Watch out for the give-away question at the end of the interview.
Q: The Undivided is the first book of your new series, Rift Runners. Can you tell us a little about this series?
It’s set across alternate realities and involves psychically linked twins separated went there were toddlers. One world is similar to ours, the other is a world where magic permeates everything and the druids rule the world.
I am having an illegal amount of fun writing it.
Q: I see Voyager, Harper Collins are releasing your Second Sons series with new covers. This must be exciting. Did you have any say in the covers?
I had quite a bit of say, actually. I’m very pleased with the result.
Q: When I look at the volume of work you’ve produced in the fantasy genre, (as well as the Rift Runners and the Second Sons series, there is the Demon Child, the Tide Lords and the Hythrun Chronicles), I’m impressed by your productivity. Do you find yourself exploring similar themes in the different series, or do you explore completely new concepts?
I like to explore new themes with every series. Some lend themselves better than others to particular themes, so that sometimes influences the type of world I build.
Q: I remember when we were doing our Masters together you were saying that if someone is immortal, then they are immortal and they can’t die, otherwise they aren’t immortal. You had one character who was an Immortal Virgin, (her hymen kept growing back). LOL. Are you ever tempted to write satire?
To be fair, it was Valerie Parv who suggested that, and I thought it was an awesome complication so I ran with it. I’d love to write satire, but I fear I wouldn’t do it well enough to warrant it. There are much better satirists out there than me. I believe I am descended from an Irish satirist, however, who was executed in the 18th century for saying rude things about the English.
Q: I see your best selling fantasy books have been shortlisted for the Aurealis Awards, the David Gemmell Legends of Fantasy Award and the Romantic Times Best Fantasy award. That must have been a real buzz. Do you think these awards help bring your books to the attention of new readers?
Here’s my thing about awards – who won the World Fantasy Award last year? The Aurealis in 2005? I bet you can’t say.
Do I think they’re useful? Maybe. They are certainly a boost to the ego, but in my experience, getting your books in the shops in large displays by the door is more useful than an award, when it comes to expanding your reading base, unless winning the award makes the booksellers buy more of them, and put the large display bin out the front.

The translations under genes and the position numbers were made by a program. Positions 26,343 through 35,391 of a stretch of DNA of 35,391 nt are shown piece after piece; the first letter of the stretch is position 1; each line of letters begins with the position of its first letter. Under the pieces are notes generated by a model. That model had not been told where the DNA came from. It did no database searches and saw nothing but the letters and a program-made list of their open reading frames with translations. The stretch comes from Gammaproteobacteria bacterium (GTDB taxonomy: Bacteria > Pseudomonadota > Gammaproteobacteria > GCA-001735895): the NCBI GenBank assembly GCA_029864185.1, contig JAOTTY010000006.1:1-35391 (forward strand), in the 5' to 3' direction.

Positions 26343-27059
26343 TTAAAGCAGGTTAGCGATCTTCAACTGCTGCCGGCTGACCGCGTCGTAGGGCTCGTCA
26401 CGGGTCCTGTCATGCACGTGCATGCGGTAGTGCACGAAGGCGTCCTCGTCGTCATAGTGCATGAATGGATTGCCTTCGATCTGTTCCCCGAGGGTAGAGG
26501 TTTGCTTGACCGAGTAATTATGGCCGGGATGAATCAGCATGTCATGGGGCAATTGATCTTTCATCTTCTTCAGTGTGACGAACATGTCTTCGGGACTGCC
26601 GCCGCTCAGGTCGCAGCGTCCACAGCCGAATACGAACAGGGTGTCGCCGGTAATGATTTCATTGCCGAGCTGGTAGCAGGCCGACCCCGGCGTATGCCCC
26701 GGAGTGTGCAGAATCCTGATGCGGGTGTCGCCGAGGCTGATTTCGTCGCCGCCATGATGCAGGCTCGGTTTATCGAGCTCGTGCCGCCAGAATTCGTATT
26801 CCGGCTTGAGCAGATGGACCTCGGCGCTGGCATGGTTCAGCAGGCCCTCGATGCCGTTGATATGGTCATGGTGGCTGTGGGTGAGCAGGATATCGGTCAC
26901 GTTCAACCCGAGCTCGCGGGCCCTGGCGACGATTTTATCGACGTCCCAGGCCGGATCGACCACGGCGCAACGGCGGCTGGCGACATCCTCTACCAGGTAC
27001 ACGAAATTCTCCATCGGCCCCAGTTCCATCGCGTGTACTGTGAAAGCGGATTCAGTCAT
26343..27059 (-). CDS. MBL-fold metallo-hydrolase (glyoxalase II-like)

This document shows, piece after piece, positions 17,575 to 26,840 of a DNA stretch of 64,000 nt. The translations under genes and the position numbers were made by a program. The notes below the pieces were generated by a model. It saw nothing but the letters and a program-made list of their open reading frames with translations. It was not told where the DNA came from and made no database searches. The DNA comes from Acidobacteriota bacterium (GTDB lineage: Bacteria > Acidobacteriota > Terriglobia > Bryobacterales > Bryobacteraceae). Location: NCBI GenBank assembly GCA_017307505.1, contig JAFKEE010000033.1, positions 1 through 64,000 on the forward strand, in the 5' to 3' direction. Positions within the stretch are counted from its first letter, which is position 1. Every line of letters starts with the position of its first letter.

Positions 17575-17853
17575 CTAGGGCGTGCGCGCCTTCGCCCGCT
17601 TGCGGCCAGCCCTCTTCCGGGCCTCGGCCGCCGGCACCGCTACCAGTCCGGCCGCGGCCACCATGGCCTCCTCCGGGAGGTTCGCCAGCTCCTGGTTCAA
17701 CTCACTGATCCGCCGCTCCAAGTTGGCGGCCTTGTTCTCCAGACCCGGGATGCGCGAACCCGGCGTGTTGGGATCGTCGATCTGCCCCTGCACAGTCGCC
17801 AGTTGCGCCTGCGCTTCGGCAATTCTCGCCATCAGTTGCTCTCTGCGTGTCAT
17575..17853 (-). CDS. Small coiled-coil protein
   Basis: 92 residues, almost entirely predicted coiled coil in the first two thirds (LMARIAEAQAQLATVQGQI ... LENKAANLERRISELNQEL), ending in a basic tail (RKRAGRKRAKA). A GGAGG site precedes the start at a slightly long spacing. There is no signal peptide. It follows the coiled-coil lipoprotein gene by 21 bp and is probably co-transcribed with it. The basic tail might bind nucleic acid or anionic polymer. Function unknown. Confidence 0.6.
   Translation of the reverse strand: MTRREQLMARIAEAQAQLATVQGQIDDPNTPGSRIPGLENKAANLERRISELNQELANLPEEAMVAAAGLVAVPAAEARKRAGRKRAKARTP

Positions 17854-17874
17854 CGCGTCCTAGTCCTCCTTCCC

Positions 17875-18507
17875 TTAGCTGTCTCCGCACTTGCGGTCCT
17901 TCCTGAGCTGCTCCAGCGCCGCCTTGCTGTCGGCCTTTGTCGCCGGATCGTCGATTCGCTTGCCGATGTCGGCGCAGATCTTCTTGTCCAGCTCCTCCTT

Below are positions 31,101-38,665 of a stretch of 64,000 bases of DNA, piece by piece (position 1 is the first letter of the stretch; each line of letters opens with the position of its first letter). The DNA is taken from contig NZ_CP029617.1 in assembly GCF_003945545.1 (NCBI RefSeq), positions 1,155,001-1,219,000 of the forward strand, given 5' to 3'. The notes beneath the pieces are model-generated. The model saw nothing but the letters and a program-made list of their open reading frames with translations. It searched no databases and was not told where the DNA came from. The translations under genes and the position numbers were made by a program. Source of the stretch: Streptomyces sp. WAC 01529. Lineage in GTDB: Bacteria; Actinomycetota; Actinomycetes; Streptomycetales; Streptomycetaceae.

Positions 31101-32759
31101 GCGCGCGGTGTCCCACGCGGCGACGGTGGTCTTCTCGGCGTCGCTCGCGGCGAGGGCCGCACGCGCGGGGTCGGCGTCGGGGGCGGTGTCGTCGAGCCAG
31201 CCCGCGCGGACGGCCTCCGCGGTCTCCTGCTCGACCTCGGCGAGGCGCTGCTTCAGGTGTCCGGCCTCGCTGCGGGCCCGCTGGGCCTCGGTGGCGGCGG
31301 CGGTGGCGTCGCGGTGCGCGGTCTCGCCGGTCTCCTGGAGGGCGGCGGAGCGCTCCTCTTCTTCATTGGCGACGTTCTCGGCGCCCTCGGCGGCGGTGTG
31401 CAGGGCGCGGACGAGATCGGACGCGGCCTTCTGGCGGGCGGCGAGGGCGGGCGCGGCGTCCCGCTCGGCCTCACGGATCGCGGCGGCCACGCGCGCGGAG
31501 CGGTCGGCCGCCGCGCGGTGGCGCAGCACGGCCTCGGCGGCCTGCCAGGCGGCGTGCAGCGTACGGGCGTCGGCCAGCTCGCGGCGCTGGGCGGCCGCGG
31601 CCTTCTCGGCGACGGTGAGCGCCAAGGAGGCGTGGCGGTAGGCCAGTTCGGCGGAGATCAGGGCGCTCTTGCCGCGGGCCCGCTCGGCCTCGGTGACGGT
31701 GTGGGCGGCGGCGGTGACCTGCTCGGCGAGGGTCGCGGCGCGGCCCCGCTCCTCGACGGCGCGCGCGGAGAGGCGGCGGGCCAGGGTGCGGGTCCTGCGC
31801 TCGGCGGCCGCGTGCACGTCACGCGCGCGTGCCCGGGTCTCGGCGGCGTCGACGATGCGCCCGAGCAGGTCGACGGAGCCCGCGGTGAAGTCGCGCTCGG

Q: You also write for Stargate. Does this mean you are a dedicated Stargate Fan? I’m sure people would be interested to hear how you started writing for Stargate and a little about the process.
To be fair, I co-wrote one tie-in novel. I’m not sure if I can claim the moniker “writes for Stargate”. I am a fan, which was why I was asked, and the process involved my co-author sending me the manuscript, me changing all the things I didn’t like, adding the snappy dialogue, and it going back and her changing the changes I made. I believe most of the snappy dialogue survived.
I was an interesting project, though and I have now written a Zorro story for Moonstone, too, which was fun. I do find tie-ins to be quite limiting, because you are playing in someone else’s sand pit and you can’t always build the sandcastles you’d like.
Q: In the last couple of years you’ve moved to New Zealand’s South Island and renovated the historic Reynox House, which you’ve established as a residential writers’ retreat. (Honestly, running away to write sounds heavenly to me). Is this a dream you’ve always had, to run a writers’ retreat?
I’m not sure I’ve always had it, but certainly for the past few years I’ve wanted to do it. It has all come to a grinding halt at present because of the Christchurch earthquakes. The house sustained some damage in the first quake and the repair bills have been quoted as ranging from $375K to $3m. We are currently at the mercy of insurance assessors and quantity surveyors. Last I heard we were 65th on the insurance company’s priority list and it’s taking them months to settle each claim. Do the math…
Q: I see you have also started a mentorship program. How do you get the time to do all this?
I limit the number of mentorees so that I don’t have more than I can handle at any one time. Right now, because I am working to a very tight deadline, I don’t have any. I should be picking up the program again in a couple of months.
Q: I was prompted to start this series of interviews because there is a perception in the US and the UK that fantasy is a bit of a boy’s club. Do you think there’s a difference in the way males and females write fantasy?
To be honest, I’m not sure. I think female writers tend to be a little more character driven, but there are great male character-driven fantasies out there too. I think it’s up to the individual writers. Remember, there’s a large number of people out there who don’t realise Robin Hobb is a woman, so I guess, in many cases, if the reader doesn’t know the gender of the writer, they can’t necessarily pick it, so I’d have to so no.
Q: Following on from that, does the gender of the writer change your expectations when you pick up their book?
Not at all.
Q: And here’s the fun question. If you could book a trip on a time machine, where and when would you go, and why?
I’d go to the past, just before I was first published and change my name from Jennifer Fallon to John Fallon. Then all the boys out there who assume that all female fantasy writers write soppy romance fantasies would pick up my books and read them and I’d be much, much richer.
Jennifer will give-away a copy of her new book Undivided. Here’s the question: One of Jen’s series revovles around a number of immortals. How would you kill an immortal?